'The artists were the equivalent of Damian Hirst today': 'Controversial' Pre-Raphelite movement subject of new exhibition at Tate Britain
13:10 GMT, 17 April 2012
An exhibition on the Pre-Raphaelites, said to be the only visual British art movement to 'change the world', opens this autumn after five years in the making.
More than 150 works, including paintings, sculpture, photography, drawings and applied arts will go on display at the Tate Britain show.
The Pre-Raphaelite Brotherhood, led by 19th century British artists Dante Gabriel Rossetti, William Holman Hunt and John Everett Millais, rebelled against the art establishment of the day.
Lady Lilith, 1866-1868, by Dante Gabriel Rossetti, courtesy of Delaware Art Museum, forms part of a new exhibition at the Tate Modern, which has taken five years to plan
The movement started in 1848 by a group of 'rebellious young students barely out of their teens'.
Their work caused controversy and provoked critics but the artists became 'superstars' in Britain and abroad.
'Everyone knew their names and they were the equivalent, you could say, of Damien Hirst today,' the show's curator Alison Smith said.
The Pre-Raphaelite Brotherhood criticised 'Post-Renaissance art as all about the ego of the artist' and were committed to the idea of art's potential to change society.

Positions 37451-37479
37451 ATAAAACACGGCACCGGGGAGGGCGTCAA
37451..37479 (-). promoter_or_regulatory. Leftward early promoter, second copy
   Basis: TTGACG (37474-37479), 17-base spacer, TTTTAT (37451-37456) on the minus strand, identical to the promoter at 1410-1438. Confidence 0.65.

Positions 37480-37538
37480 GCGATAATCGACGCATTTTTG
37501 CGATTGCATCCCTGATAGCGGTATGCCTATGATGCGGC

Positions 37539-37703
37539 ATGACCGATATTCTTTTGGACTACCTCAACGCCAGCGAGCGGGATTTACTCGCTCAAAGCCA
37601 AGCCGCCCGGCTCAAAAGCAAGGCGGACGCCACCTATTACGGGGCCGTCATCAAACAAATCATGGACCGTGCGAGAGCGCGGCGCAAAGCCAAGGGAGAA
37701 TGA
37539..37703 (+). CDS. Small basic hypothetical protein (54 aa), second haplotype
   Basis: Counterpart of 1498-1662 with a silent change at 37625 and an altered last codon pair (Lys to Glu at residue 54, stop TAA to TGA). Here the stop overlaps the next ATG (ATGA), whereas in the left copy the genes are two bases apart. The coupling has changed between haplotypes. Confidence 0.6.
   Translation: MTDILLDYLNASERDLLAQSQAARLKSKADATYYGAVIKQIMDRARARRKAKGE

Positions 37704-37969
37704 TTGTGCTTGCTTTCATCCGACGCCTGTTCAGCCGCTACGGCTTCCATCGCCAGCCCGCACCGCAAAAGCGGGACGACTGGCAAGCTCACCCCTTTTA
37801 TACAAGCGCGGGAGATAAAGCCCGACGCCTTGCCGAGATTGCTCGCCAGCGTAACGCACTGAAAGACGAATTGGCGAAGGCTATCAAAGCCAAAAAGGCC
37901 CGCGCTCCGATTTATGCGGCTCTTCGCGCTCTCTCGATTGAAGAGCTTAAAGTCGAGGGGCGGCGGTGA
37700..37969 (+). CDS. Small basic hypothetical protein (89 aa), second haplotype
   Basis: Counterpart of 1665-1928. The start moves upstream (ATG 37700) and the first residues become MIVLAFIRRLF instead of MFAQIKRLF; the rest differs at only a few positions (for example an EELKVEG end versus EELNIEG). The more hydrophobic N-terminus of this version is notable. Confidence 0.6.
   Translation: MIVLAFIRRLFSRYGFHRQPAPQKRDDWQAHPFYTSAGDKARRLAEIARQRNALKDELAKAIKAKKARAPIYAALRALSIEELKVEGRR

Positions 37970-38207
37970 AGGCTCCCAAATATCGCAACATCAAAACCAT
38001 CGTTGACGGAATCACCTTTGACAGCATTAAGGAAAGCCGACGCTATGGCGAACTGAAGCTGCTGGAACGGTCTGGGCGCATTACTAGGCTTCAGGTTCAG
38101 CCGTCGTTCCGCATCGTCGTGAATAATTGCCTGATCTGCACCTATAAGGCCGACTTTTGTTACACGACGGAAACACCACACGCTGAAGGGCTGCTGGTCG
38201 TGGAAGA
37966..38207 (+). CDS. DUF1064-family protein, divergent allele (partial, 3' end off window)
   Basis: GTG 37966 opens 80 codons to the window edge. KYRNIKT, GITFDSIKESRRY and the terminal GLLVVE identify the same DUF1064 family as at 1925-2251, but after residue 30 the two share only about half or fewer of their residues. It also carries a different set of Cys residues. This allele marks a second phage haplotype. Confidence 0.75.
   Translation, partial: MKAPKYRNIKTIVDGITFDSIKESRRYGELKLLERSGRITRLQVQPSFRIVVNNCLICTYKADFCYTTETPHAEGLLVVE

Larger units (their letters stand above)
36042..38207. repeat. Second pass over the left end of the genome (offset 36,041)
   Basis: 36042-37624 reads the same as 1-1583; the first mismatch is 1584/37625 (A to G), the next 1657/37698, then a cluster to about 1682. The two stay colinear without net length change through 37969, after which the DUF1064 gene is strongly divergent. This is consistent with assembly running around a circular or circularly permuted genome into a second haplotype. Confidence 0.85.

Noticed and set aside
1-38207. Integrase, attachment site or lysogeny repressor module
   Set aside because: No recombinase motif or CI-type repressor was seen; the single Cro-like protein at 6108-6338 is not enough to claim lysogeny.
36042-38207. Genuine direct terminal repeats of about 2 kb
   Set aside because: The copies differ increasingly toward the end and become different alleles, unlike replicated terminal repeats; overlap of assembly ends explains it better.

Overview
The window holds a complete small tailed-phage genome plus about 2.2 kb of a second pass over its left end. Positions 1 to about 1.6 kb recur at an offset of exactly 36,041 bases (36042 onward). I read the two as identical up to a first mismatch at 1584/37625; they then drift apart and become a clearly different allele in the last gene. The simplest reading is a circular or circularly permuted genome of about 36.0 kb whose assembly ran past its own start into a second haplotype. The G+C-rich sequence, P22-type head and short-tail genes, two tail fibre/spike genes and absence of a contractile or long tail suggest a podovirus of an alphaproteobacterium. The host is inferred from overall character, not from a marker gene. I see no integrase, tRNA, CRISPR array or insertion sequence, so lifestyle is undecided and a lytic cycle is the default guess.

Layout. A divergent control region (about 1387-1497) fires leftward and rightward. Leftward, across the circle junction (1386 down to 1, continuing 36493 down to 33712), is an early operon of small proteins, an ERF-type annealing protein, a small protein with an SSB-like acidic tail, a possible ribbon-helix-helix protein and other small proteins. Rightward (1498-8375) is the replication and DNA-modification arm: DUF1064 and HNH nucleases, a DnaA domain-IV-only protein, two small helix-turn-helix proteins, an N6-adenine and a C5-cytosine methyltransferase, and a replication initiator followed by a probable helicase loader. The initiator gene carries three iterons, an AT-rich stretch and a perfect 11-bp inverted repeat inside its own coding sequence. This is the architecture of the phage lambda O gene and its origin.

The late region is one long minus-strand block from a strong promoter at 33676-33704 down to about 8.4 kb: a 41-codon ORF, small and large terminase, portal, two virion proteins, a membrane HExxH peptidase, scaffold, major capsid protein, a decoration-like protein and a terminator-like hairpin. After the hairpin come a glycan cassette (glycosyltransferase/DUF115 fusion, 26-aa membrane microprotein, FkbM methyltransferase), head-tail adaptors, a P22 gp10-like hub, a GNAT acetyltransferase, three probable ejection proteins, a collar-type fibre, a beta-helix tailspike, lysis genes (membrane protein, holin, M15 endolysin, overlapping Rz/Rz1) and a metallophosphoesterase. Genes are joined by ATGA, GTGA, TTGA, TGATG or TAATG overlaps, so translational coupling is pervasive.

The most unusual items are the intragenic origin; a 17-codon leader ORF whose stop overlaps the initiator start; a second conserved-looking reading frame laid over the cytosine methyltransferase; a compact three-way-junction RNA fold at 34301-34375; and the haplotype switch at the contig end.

Astarte Syriaca 1877 by Dante Gabriel Rossetti, courtesy of Manchester City Galleries, depicts Roman Goddess of love Venus
'The movement was invented in Britain and spread abroad. It is the one time when a British art movement changes the world,' Ms Smith said.
The show will trace developments from the movement's formation, to their Symbolist creations in the 1890s, with works that 'still have the power to shock and hold your attention'.
Star paintings will include Ophelia by Millais, The Scapegoat by Hunt and works, such as Rossetti's Found, rarely seen in Britain.
Their paintings, sometimes with 'highly charged, sexual undercurrents'… 'disobeyed all the rules of art but entranced audiences'.
Ford Madox Brown's The Pretty-Baa Lambs,
which will go on display, is thought to show the first time a figure
had been painted outside instead of inside the studio
One of the paintings to go on show, The Doom Fulfilled by Edward Coley Burne-Jones, has been hailed as 'one of the great works of art of all time'.
Using bright, discordant colours, the artists rebelled against traditional rules of landscape painting.
'They were the first artists to take their canvases out of doors and paint outside, a development facilitated by the railways,' she said.
Ford Madox Brown's The Pretty-Baa Lambs, which will go on display, is thought to show the first time a figure had been painted outside instead of inside the studio.
The exhibition will also feature the role of the Pre-Raphaelite Brotherhood in the early development of the Arts and Crafts movement and the ideas of William Morris. Morris's bed, which he loved so much that he wrote a poem about it, will go on display.
One critic observed: 'The whole history of modern art begins with this painting.'
The exhibition will also feature the role of the Pre-Raphaelite Brotherhood in the early development of the Arts and Crafts movement and the ideas of William Morris.
Morris's bed, which he loved so much that he wrote a poem about it, will go on display.
Ms Smith said that recent scholarship had transformed understanding of the movement, which has not been the subject of a major exhibition in Britain for almost 30 years.
The exhibition will travel to the National Gallery of Art in Washington and the Pushkin Museum in Moscow.
Pre-Raphaelites: Victorian Avant-Garde runs from September 12 to January 13.